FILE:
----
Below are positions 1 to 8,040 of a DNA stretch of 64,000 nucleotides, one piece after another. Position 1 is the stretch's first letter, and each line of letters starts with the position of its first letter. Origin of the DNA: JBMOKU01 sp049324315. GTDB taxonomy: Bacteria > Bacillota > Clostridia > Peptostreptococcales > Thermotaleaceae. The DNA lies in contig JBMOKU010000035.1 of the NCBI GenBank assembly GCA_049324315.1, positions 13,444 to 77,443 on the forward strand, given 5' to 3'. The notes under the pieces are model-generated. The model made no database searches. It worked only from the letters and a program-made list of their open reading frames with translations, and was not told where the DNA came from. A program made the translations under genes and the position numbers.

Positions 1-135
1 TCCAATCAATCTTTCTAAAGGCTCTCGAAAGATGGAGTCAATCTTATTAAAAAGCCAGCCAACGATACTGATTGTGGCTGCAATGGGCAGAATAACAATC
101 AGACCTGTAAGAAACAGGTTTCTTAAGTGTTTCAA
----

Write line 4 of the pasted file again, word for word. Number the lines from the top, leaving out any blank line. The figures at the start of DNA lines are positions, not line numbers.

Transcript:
101 AGACCTGTAAGAAACAGGTTTCTTAAGTGTTTCAA